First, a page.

• Forgiveness and Redemption

    One of the big problems I have with Christianity is that it distorts people’s view of forgiveness and cheapens the concept of redemption. I was talking to a Christian the other day and we got into a conversation about this. Interestingly enough, the Christian implied that Christianity had the monopoly on both these concepts.

    It is the view of Christianity as I understand it that if you do something wrong to someone, you have to be genuinely remorseful and ask God for forgiveness. Then poof, all is forgiven because Jesus died for everyone’s sins. So as long as you believe in him and his supernatural sacrifice and you are genuinely remorseful, then you are good to go. Some Christians don’t even accept the genuinely remorseful part, but I think a good number do and I want to be as fair to their position as possible.

    The way I see it, real forgiveness and redemption doesn’t come from God; it comes from those that were wronged whenever possible. So is you kill someone for example, you can’t obviously be forgiven by the person you killed, but you can be forgiven by their loved ones. Of course that is very hard. If someone killed one of my loved ones, I wouldn’t be so quick to forgive and that’s the point. Earning forgiveness from other people is hard. It takes real effort and one may not even be successful. Yet, it is the journey to earn that forgiveness which leads to real redemption.

    Not only that, but it makes sense in every way. If you harm someone, you should apologize to them not some imaginary deity. The person you harmed has to forgive you. If you hurt someone and then asked an uninvolved third party for forgiveness, then you really haven’t accomplished much.

    Forgiveness and redemption can’t be granted by reciting some magic words or through some sort of blood ritual. That’s a cheat. It’s easy to ask a God for forgiveness and then consider yourself redeemed. We ask people for forgiveness not because it is easy, but because it is hard. It mean really working to earn that redemption and knowing that no matter how hard you work, you might not be forgiven.

    The best somewhat modern example that comes to mind is Xena. Don’t laugh at my pop culture reference until you hear me out. When the show first started, Xena was known as a ruthless killer. When she rode into towns, people would run and hide. But as the show went on and Xena did more and more good deeds, villagers were happy to see her and greeted her warmly. Still, despite changing the minds of random villagers, Xena still felt she had to do more good to earn the forgiveness of those she wronged and to be granted true redemption.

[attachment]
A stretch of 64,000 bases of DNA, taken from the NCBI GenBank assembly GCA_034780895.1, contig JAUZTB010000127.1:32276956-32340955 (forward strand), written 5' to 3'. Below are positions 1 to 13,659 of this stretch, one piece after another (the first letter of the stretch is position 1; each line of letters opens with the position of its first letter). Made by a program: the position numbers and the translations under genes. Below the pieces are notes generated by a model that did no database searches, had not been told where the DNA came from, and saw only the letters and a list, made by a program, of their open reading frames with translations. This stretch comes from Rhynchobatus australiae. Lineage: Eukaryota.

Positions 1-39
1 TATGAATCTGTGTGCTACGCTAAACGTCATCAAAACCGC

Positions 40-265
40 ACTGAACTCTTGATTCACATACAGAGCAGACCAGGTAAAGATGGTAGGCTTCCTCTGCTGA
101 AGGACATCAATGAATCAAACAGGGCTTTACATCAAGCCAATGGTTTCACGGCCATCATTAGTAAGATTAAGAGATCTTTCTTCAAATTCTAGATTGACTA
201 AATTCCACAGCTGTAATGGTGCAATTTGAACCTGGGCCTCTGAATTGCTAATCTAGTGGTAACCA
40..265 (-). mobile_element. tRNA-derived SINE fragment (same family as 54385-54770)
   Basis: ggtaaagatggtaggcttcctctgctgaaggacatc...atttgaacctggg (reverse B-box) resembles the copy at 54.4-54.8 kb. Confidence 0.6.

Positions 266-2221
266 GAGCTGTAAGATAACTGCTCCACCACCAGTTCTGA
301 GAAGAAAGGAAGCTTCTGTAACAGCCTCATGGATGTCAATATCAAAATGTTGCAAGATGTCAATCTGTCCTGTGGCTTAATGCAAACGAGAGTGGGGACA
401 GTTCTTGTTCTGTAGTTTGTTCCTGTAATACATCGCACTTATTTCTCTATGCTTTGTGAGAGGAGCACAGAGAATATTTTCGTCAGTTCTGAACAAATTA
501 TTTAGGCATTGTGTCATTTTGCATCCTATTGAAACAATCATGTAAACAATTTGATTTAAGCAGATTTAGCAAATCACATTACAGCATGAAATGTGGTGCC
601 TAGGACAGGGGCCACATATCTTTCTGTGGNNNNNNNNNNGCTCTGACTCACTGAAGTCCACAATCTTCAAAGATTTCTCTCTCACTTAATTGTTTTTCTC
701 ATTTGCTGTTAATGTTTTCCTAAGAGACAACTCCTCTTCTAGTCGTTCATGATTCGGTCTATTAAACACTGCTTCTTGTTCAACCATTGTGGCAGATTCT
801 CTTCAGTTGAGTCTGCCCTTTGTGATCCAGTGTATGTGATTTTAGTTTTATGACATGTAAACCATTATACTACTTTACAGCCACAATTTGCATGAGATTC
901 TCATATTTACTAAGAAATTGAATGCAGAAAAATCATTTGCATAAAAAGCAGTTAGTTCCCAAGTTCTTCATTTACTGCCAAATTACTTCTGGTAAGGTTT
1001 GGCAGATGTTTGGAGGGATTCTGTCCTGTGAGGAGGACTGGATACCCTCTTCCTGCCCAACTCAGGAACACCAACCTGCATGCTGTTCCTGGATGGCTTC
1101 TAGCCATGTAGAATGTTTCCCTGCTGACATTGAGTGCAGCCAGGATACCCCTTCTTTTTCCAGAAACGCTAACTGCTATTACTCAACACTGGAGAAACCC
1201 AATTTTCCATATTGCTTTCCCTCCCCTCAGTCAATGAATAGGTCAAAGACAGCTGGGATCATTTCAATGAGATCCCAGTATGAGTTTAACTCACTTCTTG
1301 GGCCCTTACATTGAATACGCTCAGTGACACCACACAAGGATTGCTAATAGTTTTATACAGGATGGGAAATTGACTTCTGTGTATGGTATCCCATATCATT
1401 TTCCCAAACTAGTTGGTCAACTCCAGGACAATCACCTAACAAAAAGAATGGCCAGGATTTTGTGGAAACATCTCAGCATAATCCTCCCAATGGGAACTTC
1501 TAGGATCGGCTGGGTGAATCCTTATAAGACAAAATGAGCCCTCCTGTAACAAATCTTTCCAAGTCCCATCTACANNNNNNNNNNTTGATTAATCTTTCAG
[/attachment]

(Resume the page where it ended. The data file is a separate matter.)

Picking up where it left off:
Now, I’m no expert in the show as I only watched it occasionally on lazy Saturdays. But I am guessing that there were probably episodes in which she came face to face with the loved ones of people she killed. Typically in shows like this the hero has to struggle to earn the forgiveness of that person and on TV it usually works out for them. In real life it might not. But that is the risk and the burden that is carried but those who genuinely seek redemption.

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    Category: ForgivenessRedemptionReligion

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    Article by: Staks Rosch

    Staks Rosch is a writer for the Skeptic Ink Network & Huffington Post, and is also a freelance writer for Publishers Weekly. Currently he serves as the head of the Philadelphia Coalition of Reason and is a stay-at-home dad.

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